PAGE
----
Those who grew up carefully unraveling their cinnamon rolls to eat them in long strips will be smitten by Chicago’s first bakery and coffeehouse dedicated to the Hungarian-Romanian treat kürtös kalács, or “chimney cakes.” A strip of pastry dough is wrapped around a wooden spindle and brushed with oil and sugar, then baked; while the sugar is still molten, the spindle is rolled through toppings such as crushed walnuts, coconut, or—this being America—chocolate and candy sprinkles.
Owners Mara Jozefi and Alex Pescaru emigrated from Romania about five years ago. She worked as a babysitter and he drove a cab (he still does) while they saved money to open a business. In the meantime, they saw what had been a specialty limited to ethnically Hungarian parts of Romania become a nationwide craze back home, sold from carts in every city—”like Dunkin’ Donuts,” Pescaru says.
In Chicago, though, the only place you ever saw them was at church festivals. The couple named their shop Chimney Cake Island because it’s such an isolated outpost in the midwest for their homeland’s treat. Traditionally the cakes are roasted over charcoal, but Jozefi and Pescaru imported an electric rotisserie oven from Romania designed especially for chimney cakes. It’s a charmingly low-tech affair—they adjust the temperature by propping the doors open—embossed like a carnival ride with the name Sweet Dream.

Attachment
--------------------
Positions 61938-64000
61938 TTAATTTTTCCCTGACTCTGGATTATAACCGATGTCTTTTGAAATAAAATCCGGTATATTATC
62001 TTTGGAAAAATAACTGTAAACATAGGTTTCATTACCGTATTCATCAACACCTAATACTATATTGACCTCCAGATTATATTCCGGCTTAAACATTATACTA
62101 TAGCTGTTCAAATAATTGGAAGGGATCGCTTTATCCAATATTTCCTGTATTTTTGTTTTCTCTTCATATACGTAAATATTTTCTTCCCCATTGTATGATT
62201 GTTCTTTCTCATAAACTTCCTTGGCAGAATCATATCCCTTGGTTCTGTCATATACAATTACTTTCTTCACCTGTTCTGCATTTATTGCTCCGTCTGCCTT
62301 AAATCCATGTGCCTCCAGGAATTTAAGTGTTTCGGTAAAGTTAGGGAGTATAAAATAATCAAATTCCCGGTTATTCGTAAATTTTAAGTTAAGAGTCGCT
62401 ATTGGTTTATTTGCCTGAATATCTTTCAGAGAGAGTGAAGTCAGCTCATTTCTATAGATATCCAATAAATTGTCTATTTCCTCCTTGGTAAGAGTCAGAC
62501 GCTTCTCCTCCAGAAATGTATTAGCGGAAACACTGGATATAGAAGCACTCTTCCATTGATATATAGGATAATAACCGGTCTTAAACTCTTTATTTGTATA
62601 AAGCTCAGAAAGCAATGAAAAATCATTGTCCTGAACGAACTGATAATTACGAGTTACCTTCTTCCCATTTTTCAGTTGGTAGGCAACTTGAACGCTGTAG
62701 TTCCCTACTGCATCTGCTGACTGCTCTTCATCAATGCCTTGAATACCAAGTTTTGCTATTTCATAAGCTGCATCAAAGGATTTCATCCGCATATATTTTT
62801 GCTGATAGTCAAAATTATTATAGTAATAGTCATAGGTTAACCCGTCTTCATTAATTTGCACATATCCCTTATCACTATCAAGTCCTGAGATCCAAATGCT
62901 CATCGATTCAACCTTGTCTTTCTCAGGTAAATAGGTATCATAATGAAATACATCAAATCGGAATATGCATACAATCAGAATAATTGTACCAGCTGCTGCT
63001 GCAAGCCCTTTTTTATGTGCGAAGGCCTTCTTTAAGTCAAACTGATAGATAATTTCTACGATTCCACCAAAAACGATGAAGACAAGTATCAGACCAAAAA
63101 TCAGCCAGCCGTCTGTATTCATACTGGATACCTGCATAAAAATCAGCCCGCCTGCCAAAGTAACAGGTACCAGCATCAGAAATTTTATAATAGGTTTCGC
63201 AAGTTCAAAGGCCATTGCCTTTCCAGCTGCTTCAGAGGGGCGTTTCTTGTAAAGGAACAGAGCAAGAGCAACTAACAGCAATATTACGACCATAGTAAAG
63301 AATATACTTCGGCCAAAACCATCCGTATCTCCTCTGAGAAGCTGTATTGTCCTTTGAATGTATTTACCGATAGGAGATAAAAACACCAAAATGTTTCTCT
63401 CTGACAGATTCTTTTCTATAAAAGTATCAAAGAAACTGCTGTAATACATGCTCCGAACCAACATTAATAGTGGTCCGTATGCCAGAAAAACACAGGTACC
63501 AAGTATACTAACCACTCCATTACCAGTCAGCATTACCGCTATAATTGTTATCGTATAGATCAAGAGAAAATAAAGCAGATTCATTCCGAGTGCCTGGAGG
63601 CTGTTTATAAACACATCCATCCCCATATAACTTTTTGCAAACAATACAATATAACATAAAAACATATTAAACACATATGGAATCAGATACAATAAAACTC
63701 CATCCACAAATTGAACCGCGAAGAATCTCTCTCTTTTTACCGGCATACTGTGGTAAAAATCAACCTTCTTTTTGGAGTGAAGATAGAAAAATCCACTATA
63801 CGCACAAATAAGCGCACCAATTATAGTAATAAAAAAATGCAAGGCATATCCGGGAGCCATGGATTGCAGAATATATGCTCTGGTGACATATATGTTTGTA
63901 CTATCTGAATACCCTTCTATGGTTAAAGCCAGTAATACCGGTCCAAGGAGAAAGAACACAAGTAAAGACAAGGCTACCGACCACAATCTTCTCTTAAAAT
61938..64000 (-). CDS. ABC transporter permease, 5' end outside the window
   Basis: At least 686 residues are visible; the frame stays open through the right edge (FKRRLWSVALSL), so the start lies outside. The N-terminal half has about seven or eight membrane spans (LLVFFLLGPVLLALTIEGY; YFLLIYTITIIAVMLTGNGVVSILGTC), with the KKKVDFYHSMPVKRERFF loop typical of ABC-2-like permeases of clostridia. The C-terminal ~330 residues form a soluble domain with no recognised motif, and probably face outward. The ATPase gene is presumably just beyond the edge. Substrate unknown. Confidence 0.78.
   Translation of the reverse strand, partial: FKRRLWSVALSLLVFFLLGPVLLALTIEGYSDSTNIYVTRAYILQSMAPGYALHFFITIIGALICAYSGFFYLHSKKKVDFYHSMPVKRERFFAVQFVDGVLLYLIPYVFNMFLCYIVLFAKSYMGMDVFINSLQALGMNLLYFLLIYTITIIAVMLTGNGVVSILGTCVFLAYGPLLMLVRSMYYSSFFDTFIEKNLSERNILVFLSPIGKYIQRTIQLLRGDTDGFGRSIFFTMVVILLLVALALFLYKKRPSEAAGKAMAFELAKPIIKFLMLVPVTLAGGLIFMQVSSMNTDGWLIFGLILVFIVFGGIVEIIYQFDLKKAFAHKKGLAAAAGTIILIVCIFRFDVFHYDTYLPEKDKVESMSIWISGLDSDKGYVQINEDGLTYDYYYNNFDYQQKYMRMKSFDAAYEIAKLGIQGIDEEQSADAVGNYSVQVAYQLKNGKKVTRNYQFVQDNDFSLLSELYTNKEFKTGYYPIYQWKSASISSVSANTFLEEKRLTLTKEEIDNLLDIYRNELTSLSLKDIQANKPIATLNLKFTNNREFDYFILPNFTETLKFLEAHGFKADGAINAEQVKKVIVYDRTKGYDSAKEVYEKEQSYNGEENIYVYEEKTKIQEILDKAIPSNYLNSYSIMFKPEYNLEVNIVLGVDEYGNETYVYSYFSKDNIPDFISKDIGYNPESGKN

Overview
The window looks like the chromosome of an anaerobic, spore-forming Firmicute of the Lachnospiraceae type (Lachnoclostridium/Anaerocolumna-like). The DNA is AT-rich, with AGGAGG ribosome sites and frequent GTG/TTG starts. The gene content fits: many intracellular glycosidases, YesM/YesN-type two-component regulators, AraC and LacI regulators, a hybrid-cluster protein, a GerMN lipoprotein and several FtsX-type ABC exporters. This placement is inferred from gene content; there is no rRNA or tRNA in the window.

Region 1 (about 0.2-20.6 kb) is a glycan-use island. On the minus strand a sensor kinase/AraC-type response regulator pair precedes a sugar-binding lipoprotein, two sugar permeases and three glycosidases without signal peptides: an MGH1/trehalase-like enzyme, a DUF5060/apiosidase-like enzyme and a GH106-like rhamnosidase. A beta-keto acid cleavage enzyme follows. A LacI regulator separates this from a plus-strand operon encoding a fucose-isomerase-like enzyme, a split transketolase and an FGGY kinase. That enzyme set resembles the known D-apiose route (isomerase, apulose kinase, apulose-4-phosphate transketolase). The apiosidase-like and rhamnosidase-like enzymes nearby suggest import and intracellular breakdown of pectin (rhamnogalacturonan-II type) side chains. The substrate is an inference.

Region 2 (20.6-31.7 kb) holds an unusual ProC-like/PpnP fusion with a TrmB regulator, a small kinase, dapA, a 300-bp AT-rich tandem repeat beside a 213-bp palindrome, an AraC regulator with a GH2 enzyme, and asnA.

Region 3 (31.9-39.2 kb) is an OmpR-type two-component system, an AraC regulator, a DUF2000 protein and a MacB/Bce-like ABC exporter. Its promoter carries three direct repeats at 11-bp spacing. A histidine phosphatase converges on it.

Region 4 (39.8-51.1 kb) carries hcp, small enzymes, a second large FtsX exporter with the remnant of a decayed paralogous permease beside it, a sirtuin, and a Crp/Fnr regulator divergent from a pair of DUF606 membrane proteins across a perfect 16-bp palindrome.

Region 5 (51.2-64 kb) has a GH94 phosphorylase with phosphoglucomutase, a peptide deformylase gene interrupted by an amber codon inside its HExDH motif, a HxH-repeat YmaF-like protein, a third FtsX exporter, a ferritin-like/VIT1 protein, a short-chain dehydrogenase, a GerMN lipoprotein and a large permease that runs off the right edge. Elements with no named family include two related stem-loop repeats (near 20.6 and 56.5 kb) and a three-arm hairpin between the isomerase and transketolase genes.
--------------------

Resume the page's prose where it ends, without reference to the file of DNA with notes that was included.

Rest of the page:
In Romania the choice of flavors is limited, but Jozefi and Pescaru have the entrepreneurial bug (“I’m a little bit creative and he is more mathematical,” she explains) and are busy thinking up alternate ways to embellish their distinctive cylindrical treat. Soon they’ll offer savory chimneys filled with meat and cheese, and Jozefi is working on party trays with the chimneys cut into smaller doughnutlike rings. Halloween should also offer opportunities—that ethnically Hungarian part of Romania where both Jozefi and the chimney cake come from is, after all, Transylvania. —Michael Gebert